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ASU jazz experts discuss music, life and learning at downtown venue

Five people sit on a stage facing an unseen audience as one speaks into a microphone.

Faculty from ASU's School of Music, Dance and Theatre gathered during Black History Month to discuss music, life and learning at The Nash jazz club and educational space in downtown Phoenix. From left: ASU faculty Christie Jay Wells, Joyce McCall, Corcoran Holt, LaTasha Barnes and musician Charles Lewis. Photo by Benjamin Adelberg

February 19, 2024

By Benjamin Adelberg

Jazz is more than a style of music, notes or dance steps. It’s a way of living and learning, a history that has been passed down for generations — and a touchstone of many Black communities.

“You can’t separate the Black experience from the music,” said Joyce McCall, an assistant professor at Arizona State University's School of Music, Dance and Theatre.

McCall is one of several jazz tradition-bearers on the school's faculty, some of whom recently gathered during Black History Month to celebrate the genre at The Nash jazz club and educational space in downtown Phoenix.

Fellow School of Music, Dance and Theatre Assistant Professors LaTasha Barnes and Corcoran Holt joined McCall for the panel discussion, moderated by Christi Jay Wells, an associate professor of musicology and a Race, Arts and Democracy Fellow with ASU’s Center for the Study of Race and Democracy.

Joining the panel was Herb Ely, one of the founders of The NashThe Nash is named for internationally acclaimed drummer Lewis Nash, who is a professor of practice in the ASU School of Music, Dance and Theatre. Called “one of the great jazz venues in the world” by Downbeat Magazine, it has been a center for jazz and jazz education since 2012. , and 91-year-old Charles Lewis, an Arizona Music and Entertainment Hall of Fame inductee who attended ASU more than 70 years ago as a dance major.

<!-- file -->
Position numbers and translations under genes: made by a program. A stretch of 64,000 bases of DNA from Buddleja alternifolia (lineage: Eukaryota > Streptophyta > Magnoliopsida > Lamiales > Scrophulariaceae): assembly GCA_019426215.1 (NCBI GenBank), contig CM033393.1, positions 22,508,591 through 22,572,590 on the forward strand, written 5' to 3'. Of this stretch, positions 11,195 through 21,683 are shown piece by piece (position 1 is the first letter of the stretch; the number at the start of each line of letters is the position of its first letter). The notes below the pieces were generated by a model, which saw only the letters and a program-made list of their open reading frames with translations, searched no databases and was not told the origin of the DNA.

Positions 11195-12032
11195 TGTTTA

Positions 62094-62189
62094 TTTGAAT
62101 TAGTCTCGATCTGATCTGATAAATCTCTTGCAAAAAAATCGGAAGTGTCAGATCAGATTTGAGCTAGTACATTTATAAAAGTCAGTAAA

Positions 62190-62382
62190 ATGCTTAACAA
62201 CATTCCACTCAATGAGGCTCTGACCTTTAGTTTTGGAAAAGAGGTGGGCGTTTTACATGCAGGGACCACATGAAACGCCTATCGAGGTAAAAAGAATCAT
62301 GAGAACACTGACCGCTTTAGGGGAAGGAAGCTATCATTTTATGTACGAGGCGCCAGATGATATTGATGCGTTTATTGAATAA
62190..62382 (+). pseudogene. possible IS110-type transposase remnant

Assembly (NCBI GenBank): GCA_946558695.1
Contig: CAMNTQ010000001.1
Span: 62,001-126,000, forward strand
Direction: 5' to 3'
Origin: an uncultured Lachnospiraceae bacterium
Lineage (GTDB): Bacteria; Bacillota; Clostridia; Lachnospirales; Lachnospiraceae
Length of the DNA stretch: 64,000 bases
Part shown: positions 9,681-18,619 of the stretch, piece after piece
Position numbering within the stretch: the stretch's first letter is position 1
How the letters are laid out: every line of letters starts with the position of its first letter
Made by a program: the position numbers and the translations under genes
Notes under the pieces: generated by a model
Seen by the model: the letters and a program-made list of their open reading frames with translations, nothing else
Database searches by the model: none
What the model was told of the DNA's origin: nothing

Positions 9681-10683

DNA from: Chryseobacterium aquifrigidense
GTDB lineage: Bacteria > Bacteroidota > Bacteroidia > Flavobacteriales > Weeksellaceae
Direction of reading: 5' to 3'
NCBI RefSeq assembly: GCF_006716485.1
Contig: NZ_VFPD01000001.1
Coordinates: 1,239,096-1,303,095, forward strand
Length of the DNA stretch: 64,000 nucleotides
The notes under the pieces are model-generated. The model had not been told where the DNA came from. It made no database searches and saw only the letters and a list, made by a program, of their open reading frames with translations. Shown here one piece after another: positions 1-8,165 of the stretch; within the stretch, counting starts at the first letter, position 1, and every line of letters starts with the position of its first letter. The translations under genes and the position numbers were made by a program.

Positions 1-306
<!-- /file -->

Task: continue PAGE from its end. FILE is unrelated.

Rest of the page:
“It wasn’t until 1953 that I began to appreciate classical music because I got involved with dancers at ASU (with) Margaret Gisolo,” Lewis said of the woman who founded the ASU College of Fine Arts dance department in the 1950s.

The panel members showcased their collaboration and improvisation abilities as they riffed about their upbringings and introductions to jazz, each story like a new instrument and perspective.

“I didn’t know I was born into a family of dancers and music lovers, but my soul did,” Barnes said. “I was being swung out by a friend of mine who was teaching authentic jazz, and my body remembered my great-grandmother swinging me out in the living room at age 4.”

A multi-Bessie Award winner, Barnes is an internationally awarded and celebrated dance artist and educator. Her award-winning show “The Jazz Continuum” showcases jazz as more than just a genre. It highlights the collaborative culture of jazz with lessons and approaches on how to see the world.

As people add to jazz’s definition, McCall said, they need to be taught its story and pass it down properlyThe professors teach what Wells calls an “intergenerational transfer” of jazz. to the next generation. Her research centers on how race, class and culture impact educational equity in music learning and teaching. She hopes to instill in her students that music is a story, and tells them to show her the music in their bodies.

“I can’t tell you how many times I’ve gone to jazz conferences and the kids blow the notes off the page and are amazing, but what about the story?” she said. “What about the style?”

Holt, who fell in love with jazz after hearing Reggie Workman play live, recalled the time a student asked how to play a ballad. “First, you need to get your heart broken,” Holt told him.

Anyone can talk theory in a classroom or play a John Coltrane solo note for note, but it’s not going to sound like John Coltrane, Holt explained. An award-winning musician, Holt served as a jazz ambassador for the United States and has worked as an educator and clinician with Jazz at Lincoln Center since 2010. Holt also leads his own ensembles.

“Music is not just about what happens in the classroom; it is your life,” he said.

As the discussion came to an end, Holt joined Lewis and his quartet for a performance. As music filled the room, it was apparent that these experts will continue to joyfully carry forward the tradition of jazz — in their classrooms, on the stage, in conversations and in jam sessions — to the next generation.

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